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Court name
Supreme Court
Case number
CS 55 of 2017
Counsel for plantiff
Anthony Derjacques

Hermitte v Albert (CS 55 of 2017) [2020] SCSC 787 (21 October 2020);

Media neutral citation
[2020] SCSC 787
Counsel for defendant
Clifford Andre
Coram
Pillay J

SUPREME COURT OF SEYCHELLES

 

Reportable/ Not Reportable / Redact
[2020] SCSC 787
CS 55/2017
 
In the matter between:
MONIQUE HERMITTE                                                     Petitioner
(rep. by Anthony Derjacques)
 
and
 
EUGENE ALBERT                                                             Respondent
(rep. by Clifford Andre)                                        

 
 

Neutral Citation:   Hermitte v Albert (CS 55/2017) [2020] SCSC 787 (21st October           2020)
Before:                        Pillay J
Summary:                   Plea in limine
Heard:                         26th August 2020

Delivered:                   21st October 2020

ORDER
 
            In the circumstances the plea in limine is upheld on the basis that the Plaintiff has no legal  right to sue the Defendant.
            The Plaint is accordingly dismissed

 
RULING
 

 
PILLAY J

By way of an amended defence the Defendant raised two points in limine.
Firstly that “the Plaintiff never had any agreement with the defendant and therefore the Plaintiff has no legal right to sue the defendant.”
Secondly that “the Defendant pleads prescription pursuant to Article 2270. If the courts finds that an agreement existed, the Defendant states that as per paragraph 2 of the plaint, the agreement was dated January 2012 and the prescription period ended in January 2017. It is also stated that the plaint was filed 14th June 2017. This is 5 months after the prescription period, therefore barring any action of that basis.”
Counsel for the Plaintiff relied on Article 2271 of the Civil Code for his submission that on the face of the Plaint the action was filed within time. He submitted that the Plaint was filed on 14th June 2017 whereas the products were imported and delivered to the Plaintiff in November 2012.
Counsel further relied on the evidence of the Plaintiff that she acted as a natural person and not as a representative of the company, in that as a result of the power of attorney dated 2nd December 2013 all her acts where for herself and her husband and their company, that she met constantly with the Defendant personally and that the proforma invoice addressed to the Defendant cited the buyer as Monique Hermitte, and that the email correspondence was addressed to her personally.
It is noted that the Plaintiff testified that she met with the Defendant sometime in 2011 and formally agreed in January 2012 for the Defendant to import aluminium doors and windows, shutters and burglars bars for Hermitte Heirs Pty Ltd.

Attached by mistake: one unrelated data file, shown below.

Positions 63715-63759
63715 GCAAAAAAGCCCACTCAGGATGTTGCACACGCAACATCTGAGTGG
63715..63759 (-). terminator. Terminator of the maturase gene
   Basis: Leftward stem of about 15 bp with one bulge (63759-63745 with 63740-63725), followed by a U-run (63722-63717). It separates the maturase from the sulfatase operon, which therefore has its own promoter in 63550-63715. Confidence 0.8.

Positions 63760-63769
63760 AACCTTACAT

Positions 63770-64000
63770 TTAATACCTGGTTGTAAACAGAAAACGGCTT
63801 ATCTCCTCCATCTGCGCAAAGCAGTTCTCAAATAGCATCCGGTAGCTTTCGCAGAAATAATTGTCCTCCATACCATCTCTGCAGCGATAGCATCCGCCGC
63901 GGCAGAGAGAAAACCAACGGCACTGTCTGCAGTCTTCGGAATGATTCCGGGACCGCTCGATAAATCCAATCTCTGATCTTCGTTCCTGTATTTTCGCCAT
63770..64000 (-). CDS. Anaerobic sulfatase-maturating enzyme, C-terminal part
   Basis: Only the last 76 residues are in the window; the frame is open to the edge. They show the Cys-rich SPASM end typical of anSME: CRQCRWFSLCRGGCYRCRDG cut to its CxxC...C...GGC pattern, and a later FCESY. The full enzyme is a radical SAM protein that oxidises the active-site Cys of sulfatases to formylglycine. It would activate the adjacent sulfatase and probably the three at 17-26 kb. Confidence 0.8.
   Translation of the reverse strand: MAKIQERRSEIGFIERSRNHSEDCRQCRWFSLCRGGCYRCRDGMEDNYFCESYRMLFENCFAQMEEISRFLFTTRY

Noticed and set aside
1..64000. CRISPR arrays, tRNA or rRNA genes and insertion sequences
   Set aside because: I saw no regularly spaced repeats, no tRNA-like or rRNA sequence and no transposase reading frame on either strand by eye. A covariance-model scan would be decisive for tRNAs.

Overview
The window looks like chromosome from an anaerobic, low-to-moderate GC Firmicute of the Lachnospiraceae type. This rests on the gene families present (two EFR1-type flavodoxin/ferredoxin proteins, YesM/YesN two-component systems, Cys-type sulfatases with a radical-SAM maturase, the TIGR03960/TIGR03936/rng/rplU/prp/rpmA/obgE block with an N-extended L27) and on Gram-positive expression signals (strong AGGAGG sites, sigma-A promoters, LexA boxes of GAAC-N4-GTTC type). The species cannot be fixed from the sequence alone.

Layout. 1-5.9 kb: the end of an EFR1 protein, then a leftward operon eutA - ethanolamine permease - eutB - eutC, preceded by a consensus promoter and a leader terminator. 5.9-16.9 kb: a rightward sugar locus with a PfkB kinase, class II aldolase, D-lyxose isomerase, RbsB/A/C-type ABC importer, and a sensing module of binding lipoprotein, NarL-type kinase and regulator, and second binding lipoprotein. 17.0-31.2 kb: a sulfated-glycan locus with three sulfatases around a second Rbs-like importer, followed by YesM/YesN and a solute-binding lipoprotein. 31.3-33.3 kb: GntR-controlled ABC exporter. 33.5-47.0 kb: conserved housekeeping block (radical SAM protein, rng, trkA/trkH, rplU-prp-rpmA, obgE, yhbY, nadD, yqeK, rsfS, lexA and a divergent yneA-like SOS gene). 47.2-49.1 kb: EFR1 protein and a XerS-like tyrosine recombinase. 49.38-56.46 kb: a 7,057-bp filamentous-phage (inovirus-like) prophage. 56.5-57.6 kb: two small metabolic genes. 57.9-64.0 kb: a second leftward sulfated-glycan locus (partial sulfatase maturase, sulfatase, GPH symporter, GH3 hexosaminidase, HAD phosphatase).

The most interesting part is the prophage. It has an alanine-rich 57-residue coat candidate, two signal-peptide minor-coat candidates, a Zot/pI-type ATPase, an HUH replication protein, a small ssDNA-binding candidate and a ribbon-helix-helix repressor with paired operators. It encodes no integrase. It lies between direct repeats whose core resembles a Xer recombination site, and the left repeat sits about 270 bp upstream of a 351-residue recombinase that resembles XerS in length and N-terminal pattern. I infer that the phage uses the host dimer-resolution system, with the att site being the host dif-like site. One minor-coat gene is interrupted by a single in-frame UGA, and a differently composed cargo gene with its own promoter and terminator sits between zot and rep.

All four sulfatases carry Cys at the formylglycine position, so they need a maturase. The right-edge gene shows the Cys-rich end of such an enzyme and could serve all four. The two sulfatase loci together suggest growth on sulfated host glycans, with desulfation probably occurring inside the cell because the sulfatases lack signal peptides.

She testified that she entered into a contract with the Defendant on the authority of the partners of Hermitte Heirs Pty Ltd. The Defendant was paid from the account of Hermitte Heirs Pty Ltd.
The Plaintiff produced a power of attorney which she testified gave her powers to deal with the affairs of Hermitte Heirs Pty Ltd. In fact the power of attorney granted to her by Paul Hermitte appointed her to deal with his interests in parcels C186 and C502.
She maintained in cross examination that she had majority shares in the business and she had the authorisation to represent the company.
In re-examination she insisted that she had come in her personal capacity. She was not before the Court as Hermitte Heirs Pty Ltd but in her personal capacity.
In contrast however the emails counsel refers to were not to her email address personally but to ermitheirs@gmail.com. Furthermore the proforma counsel refers to, in as much as it refers to the Plaintiff as the buyer, the corresponding invoice dated 18th January 2012 is addressed to “ERMITHEIRS”.
In as much as the Plaintiff may have had authority to act on behalf of the company Hermitte Heirs she was doing just that, acting as representative of the company. In that context there was no agreement between the Plaintiff and the Defendant but between Ermitheirs Pty Ltd and the Defendant, and as such the proper person to be cited as Plaintiff would be Ermitheirs Pty Ltd.
With regard to the plea that the action is prescribed, Article 2271 of the Civil Code of Seychelles provides as follows:

All rights of action shall be subject to prescription after a period of five years except as provided in articles 2262 and 2265 of this Code.

 

Provided that in the case of a judgment debt, the period of prescription shall be ten years.

 

In the case of Attorney-General v Voysey SCA, 1 March 1996 the Court found that a cause of action accrues when the essential facts manifest themselves.
In terms of contract, prescription then would run from the time of breach. Hence in the instant case prescription would start from the date the faulty equipment was delivered to the Plaintiff which according to the Plaint was February 2013 meaning that the Plaintiff would have been within the prescriptive period but for the fact that she is the wrong Plaintiff cited and has no standing to sue the Defendant.
In the circumstances the plea in limine is upheld on the basis that the Plaintiff has no legal right to sue the Defendant.
The Plaint is accordingly dismissed.

 
Signed, dated and delivered at Ile du Port on 21st October 2020
 
 
 
____________
Pillay J